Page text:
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A Note on a GRIM Game of Repeated Prisoner's Dilemma...

Tom Slee Tells Us That Game Theorist Anatol Rapoport Has Died

Rapoport's "Tit-for-Tat" solution to repeated prisoner's dilemma has two huge things going for it:

  1. You cannot exploit it. You are always better off cooperating than attempting to game it.
  2. It's simple, so it's easy to figure out what it is and what it is doing.

These are two very powerful advantages in any strategic interaction.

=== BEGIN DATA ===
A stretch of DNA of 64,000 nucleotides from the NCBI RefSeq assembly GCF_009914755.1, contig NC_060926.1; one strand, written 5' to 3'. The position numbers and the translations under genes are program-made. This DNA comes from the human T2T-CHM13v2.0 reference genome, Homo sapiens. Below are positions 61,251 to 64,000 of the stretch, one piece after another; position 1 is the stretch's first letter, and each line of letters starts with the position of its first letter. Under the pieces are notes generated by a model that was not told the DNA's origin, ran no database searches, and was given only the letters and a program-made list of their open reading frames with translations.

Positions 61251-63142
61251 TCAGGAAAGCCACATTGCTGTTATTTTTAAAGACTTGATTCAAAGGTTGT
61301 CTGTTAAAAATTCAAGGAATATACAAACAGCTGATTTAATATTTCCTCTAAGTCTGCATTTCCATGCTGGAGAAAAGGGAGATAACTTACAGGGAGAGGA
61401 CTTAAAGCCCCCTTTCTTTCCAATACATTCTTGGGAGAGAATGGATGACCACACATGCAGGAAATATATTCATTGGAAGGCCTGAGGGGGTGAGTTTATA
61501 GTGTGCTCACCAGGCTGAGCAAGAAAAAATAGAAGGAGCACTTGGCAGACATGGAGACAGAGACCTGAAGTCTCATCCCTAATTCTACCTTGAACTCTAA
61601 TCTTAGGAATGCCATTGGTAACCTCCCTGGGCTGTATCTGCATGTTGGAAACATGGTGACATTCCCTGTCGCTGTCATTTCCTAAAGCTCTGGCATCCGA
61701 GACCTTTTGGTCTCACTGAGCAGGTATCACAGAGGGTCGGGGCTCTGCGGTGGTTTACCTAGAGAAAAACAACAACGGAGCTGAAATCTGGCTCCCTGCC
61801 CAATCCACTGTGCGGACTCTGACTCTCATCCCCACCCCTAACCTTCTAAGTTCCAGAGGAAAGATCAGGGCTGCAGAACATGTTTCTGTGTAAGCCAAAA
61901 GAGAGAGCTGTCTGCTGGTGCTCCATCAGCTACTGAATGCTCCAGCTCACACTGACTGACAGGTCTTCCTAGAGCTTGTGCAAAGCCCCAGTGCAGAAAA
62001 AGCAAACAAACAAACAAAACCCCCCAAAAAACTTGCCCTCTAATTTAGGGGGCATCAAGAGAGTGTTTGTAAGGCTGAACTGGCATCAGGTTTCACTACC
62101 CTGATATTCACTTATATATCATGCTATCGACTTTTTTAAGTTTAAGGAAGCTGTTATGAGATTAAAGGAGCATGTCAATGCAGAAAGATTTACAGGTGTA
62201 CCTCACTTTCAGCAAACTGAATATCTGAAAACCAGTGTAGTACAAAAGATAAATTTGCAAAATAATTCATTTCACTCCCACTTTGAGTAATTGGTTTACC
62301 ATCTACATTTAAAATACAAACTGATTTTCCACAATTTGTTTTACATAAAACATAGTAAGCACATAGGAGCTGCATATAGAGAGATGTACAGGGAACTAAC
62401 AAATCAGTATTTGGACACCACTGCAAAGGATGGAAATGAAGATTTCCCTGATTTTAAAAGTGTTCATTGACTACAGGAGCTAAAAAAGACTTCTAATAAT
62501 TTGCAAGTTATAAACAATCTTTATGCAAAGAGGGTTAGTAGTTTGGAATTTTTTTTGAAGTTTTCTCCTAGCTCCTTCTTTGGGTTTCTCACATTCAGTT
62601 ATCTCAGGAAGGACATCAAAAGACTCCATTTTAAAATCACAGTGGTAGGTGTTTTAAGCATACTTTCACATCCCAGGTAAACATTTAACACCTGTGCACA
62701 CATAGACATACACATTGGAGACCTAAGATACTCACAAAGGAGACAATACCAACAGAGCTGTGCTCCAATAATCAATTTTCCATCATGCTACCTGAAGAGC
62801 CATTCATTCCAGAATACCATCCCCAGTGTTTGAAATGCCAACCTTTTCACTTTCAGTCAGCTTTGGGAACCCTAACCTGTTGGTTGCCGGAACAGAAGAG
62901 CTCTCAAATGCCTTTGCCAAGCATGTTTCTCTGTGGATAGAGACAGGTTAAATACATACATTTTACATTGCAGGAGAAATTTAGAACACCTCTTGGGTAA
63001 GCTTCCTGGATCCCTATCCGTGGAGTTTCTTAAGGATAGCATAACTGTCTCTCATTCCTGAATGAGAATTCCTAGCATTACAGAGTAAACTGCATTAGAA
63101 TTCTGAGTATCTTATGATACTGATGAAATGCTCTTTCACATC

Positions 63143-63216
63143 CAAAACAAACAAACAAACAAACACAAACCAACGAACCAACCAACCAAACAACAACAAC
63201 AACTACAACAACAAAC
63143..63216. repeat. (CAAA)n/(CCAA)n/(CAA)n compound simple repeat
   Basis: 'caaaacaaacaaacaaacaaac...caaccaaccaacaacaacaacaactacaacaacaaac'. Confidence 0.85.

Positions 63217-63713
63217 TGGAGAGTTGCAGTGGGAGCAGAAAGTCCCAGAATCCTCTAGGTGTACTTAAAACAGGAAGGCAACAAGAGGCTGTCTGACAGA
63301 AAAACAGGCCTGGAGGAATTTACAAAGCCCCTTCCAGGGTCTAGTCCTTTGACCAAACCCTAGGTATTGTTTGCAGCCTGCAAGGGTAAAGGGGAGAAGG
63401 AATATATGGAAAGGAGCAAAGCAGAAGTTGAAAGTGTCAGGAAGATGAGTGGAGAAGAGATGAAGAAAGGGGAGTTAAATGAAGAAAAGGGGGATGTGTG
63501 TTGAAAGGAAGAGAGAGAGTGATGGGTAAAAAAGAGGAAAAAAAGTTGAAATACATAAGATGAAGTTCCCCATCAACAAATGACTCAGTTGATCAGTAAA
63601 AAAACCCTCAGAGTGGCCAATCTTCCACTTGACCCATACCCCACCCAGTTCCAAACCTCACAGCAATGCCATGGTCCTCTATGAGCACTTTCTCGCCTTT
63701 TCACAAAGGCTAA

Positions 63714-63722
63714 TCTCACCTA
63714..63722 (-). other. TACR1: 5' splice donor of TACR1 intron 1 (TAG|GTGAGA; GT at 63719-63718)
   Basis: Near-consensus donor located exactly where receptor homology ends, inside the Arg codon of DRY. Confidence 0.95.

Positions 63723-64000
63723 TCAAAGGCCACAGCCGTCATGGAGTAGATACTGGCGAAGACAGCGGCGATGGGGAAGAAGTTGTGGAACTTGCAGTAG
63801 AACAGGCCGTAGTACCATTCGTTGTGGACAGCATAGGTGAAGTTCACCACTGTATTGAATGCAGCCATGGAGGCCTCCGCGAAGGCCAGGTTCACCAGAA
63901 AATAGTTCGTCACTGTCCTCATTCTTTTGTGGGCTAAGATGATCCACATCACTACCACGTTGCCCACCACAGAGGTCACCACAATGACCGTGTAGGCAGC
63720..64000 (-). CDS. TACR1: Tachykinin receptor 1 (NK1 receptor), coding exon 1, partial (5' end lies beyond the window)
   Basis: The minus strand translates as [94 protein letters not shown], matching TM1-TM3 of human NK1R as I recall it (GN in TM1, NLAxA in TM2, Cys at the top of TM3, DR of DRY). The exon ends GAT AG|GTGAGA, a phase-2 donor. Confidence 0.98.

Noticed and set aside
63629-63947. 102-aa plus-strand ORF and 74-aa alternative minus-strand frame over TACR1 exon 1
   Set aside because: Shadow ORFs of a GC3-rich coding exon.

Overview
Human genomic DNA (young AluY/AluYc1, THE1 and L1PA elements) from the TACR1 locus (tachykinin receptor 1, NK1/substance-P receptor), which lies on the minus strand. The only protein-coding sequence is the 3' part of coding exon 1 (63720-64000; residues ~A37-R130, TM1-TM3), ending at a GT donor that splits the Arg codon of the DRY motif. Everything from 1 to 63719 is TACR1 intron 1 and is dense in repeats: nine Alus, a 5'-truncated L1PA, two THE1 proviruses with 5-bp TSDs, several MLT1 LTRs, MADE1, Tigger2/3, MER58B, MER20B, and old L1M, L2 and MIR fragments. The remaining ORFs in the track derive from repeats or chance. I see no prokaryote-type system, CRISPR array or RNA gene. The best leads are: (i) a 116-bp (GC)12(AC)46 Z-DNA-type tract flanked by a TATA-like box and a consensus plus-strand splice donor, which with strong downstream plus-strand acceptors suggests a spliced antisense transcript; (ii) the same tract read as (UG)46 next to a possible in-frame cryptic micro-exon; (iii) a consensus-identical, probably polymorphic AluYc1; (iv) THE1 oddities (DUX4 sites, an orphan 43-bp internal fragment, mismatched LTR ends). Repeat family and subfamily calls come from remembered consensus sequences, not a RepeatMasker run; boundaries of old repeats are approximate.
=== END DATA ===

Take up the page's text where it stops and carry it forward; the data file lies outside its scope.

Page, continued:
Crooked Timber: Anatol Rapoport has died at the age of 95. Among many contributions, perhaps his most widely-known was the Tit-for-Tat rule for repeated games of the Prisoner's Dilemma, embodied in a four-line program Rapoport successfully entered in a contest run by Robert Axelrod. Rapoport's program co-operates inititially, and thereafter matches the other player's last action, defecting in response to a defection, and returning to co-operation if the other player does so...